- The readers will start to develop sympathy with your character because they may have experienced something similar or know someone who has. If they can relate to your character, they will grow to like them and/or sympathize with them.
- Some examples of common struggles a reader might identify with but are often overused, so be careful. Try to find your own unique but relatable events:
- Loss of a loved one
- Unrequited love
- They catch their significant other cheating
- They lose their job to unfair circumstances
- Their kids got mixed up with the wrong crowd and got into trouble
- They went to Hogwarts
If you’re looking for a meaningful year-end donation for tax write off purposes or simply want to give to an organization that truly acts out selflessness and kindness, please consider giving to Irondale Evangelical Free Church located in Port Hadlock, WA. This church has personally impacted my family in a way that can only be described as a DIVINE MIRACLE. The following article written by reporter Allison Arthur from the PT Leader, sums it up nicely.
These two pastors, David and Colleen Hodgin, have a pure heart of service and genuine love for their hurting community. Without them even knowing it, they were answering my prayers and those of my family.
Please read this powerful article on the link below. If you feel your heart stir and feel so disposed to donate to Irondale Evangelical Free Church, please send your donations to PO BOX 959, Port Hadlock, WA 98339. They are a non-profit organization.
Blessings to you and yours!
Article link: Kindness saves church soup program
My oldest sister Esther is on the right with the long braid. I am on the left in the scarf.
Esther Died on August 25th, 2015.
RIP my Beautiful Sister.
I’ll see you and our dad in Heaven when I’m about 102.
I love you eternally and will miss you every moment we’re apart.
Please check out my article in the latest issue of The American Woman Shooter Magazine found on page 22-23! (November/December 2015)
Featuring a byline on GunLady, Mandy Autrey!
R. J. Machado De Quevedo
Being an author, I do a lot research. All authors do, or at least they should. I spend almost as much time researching and digging into things as I do writing some days. It’s important to learn about those things I’m writing about if I want it to sound believable and authentic. Since I love learning, it’s fun for me too which is a big plus. I don’t ever get bored with the process. Whether I think I know what I’m taking about or not, I still study up on the current facts and try to understand how the things I write about work out in the real world. Especially when it’s something I haven’t actually done before.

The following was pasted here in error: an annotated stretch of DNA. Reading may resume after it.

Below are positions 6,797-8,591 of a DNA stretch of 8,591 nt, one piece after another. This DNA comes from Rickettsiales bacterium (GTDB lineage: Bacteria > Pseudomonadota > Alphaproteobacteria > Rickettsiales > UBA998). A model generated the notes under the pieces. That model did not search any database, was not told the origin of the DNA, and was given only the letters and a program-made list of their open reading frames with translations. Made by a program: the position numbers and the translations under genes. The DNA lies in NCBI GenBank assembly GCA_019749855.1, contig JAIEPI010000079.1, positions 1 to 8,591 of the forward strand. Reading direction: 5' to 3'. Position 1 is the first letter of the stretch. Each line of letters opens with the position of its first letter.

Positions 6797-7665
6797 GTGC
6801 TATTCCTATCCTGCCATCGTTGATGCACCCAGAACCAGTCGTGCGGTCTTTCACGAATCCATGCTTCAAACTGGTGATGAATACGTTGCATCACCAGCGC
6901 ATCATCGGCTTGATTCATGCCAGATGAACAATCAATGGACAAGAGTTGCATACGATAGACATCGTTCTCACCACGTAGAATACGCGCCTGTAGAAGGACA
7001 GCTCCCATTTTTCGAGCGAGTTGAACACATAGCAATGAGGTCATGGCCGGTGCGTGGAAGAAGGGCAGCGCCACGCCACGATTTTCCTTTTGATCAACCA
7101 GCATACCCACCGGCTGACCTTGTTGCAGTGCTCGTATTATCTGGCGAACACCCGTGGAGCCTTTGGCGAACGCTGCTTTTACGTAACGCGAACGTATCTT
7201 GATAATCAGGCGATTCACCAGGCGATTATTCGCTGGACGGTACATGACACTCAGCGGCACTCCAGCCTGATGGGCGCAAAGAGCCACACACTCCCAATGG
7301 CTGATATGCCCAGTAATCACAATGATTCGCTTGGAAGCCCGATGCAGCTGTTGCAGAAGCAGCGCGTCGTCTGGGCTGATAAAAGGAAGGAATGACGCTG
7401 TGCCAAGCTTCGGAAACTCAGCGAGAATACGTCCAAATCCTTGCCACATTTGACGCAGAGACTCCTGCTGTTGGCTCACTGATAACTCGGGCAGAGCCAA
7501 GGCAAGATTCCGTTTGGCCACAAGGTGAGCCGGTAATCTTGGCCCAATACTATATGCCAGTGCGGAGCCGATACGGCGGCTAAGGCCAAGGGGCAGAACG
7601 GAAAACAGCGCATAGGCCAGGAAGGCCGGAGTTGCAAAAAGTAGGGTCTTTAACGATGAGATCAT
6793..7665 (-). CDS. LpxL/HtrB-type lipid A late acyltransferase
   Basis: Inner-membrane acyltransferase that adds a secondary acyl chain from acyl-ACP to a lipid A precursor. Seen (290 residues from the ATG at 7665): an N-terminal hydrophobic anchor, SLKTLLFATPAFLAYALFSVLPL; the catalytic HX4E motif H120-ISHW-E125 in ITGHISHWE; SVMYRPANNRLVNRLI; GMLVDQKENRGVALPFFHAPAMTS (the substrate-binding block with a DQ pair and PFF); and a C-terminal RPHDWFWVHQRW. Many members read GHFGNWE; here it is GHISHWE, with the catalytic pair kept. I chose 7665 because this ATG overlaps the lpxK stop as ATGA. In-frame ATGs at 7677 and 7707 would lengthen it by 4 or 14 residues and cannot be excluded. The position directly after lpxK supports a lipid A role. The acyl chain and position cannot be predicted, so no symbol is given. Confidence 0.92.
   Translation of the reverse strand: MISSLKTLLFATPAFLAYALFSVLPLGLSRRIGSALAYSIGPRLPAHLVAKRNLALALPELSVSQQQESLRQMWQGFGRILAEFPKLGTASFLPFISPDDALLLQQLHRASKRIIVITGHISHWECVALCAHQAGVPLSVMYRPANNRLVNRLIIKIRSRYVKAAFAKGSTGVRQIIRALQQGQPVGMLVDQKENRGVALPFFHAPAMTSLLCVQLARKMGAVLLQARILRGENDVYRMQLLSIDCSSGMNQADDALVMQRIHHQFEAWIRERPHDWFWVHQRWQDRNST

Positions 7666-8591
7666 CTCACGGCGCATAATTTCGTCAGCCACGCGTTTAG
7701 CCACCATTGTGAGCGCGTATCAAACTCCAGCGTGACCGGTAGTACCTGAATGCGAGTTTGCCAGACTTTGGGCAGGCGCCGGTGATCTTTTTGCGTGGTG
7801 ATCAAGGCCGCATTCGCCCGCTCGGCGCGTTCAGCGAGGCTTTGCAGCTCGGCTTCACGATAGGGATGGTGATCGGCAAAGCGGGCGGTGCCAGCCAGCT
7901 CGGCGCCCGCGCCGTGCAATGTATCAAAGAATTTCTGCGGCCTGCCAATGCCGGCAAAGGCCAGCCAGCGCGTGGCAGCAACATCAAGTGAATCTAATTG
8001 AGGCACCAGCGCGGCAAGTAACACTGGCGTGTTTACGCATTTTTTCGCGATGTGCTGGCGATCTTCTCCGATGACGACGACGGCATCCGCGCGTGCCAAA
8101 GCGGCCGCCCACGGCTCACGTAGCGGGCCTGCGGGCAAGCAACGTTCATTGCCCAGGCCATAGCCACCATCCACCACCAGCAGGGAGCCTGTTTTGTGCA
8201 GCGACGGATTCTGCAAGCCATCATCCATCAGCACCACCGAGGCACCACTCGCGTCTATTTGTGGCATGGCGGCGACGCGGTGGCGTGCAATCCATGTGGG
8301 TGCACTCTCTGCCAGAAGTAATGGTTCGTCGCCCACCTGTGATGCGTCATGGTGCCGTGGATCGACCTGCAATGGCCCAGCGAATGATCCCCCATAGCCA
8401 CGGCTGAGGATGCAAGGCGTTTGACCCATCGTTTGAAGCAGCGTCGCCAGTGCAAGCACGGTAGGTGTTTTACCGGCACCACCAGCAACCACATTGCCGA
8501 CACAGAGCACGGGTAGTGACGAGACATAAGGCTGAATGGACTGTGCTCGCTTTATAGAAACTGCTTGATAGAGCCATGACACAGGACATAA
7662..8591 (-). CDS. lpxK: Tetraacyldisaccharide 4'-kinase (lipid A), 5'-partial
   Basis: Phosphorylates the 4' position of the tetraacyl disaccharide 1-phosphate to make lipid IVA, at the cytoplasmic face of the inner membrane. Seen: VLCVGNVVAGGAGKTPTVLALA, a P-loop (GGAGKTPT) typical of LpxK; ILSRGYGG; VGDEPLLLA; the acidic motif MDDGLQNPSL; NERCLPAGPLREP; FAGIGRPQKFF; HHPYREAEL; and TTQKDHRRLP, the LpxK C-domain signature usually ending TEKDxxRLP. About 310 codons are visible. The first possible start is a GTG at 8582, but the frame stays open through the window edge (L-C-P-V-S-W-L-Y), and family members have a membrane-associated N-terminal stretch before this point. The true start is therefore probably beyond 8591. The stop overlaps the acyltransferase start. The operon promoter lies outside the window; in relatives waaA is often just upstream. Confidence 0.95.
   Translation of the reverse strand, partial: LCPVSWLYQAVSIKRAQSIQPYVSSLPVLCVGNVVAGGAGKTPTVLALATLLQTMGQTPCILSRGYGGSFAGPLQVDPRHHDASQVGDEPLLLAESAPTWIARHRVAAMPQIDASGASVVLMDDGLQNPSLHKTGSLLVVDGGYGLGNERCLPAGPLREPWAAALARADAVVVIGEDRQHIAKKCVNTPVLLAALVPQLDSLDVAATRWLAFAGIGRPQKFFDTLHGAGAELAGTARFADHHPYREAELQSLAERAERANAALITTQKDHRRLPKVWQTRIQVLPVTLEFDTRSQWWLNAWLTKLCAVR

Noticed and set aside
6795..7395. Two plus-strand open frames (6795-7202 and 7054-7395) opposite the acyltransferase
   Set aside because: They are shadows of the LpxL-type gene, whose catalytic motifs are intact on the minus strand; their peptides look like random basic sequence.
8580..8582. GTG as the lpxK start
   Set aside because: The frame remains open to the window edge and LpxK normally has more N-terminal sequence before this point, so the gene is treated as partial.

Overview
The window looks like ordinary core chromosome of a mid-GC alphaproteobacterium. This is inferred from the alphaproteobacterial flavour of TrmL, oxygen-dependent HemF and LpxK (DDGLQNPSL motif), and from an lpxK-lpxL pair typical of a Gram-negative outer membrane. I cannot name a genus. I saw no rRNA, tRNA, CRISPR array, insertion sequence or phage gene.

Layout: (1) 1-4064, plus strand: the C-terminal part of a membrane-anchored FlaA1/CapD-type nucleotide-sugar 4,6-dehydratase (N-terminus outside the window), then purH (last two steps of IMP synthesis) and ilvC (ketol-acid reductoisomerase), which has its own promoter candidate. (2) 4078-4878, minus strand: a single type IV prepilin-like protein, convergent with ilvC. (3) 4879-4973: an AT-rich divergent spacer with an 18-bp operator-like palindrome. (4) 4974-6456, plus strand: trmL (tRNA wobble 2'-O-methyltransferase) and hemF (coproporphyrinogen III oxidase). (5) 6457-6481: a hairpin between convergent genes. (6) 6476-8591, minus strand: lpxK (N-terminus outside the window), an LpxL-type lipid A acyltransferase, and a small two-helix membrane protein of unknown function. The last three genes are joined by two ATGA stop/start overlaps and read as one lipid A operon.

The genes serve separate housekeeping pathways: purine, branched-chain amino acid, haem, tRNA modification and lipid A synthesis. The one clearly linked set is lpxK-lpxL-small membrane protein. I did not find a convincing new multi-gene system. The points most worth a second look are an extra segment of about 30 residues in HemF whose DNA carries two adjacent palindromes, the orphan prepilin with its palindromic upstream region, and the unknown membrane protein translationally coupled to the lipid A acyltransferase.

If you’ve read my books, The Deceiver Saga, you know there’s lots of adventure, action, strong real life themes and also some content of a spiritual nature. There is also a lot of things of a practical nature as well. And sometimes some deep digging and immersion is in order so I get it right.
In my effort to thicken the plots and webs of my storytelling, I must lay foundational knowledge. I’ve talked with Sheriff, PD, Correctional officers, Highway Patrol, SWAT, Psychologists, Attorneys, Pastors, an Ex-Military Colonel, even a U.S. black ops military helicopter pilot, and other sources, all in the pursuit of research and getting it right. But it wasn’t until recently that I got some real hands on training in one particular area that my books will have plenty of – the gun play. Okay, so “play” isn’t necessarily the right word per say. More like, weapons being drawn and training about to commence at this stage in The Deceiver Saga. Yet more is a come ’in folks and that is one of the reasons I wanted to get my hands gritty with some professional hands on weapons training.
Now, I wasn’t about to just go to anybody for my firearms training. After all, I might write fiction but I am also a realist. I don’t want some macho crackpot shoot’em first ask ‘em later cowboy or cowgirl teaching me how to shoot so I can learn their bad habits. So, I did what I’m good at; I did my research.
I looked up several of my area’s highly recommended Firearms Instructors. I read their reviews, looked at their websites and read their bios. I even did google searches on them to see if anything of interest popped out be it good or bad. After a thorough search, I ultimately decided to contact Mandy Autrey, A.K.A. The GunLady. I met with Mandy one on one and we chatted for about three hours. Interviewing her you might say to see if she would be the right choice. She was definitely the Instructor for me. I liked her attitude, her professionalism, how she carried herself, her humility, qualifications, and of course her intelligence. Oh, and I loved her sense of humor. Thank God she was as sarcastic as me! Maybe even more so :o] Again – If you’ve read my books you’ll understand how important humor and sarcasm are to me. My books are full of it! I’d found my perfect “instructor match”.
Mandy Autrey is the founder and primary instructor of GunLady Defensive Firearms Training here in the Sacramento area. And no, just in case you’re going there in your brains, I didn’t choose her because she was a woman. Oh no…Her Yelp reviews did the bragging for her! Men and woman of all ages were raving. Her clear and precise instruction coupled with nearly 30 years of her law enforcement experience and eighteen years as an instructor, said volumes. When I sat down to talk with her I wasn’t disappointed. I soon found out that she’s been up close to the criminals and knows how they think and behave. Her students reap the the unique benefit of her experience and insight, and her extraordinary certifications and knowledge go far beyond the standard textbooks or manual type of instruction.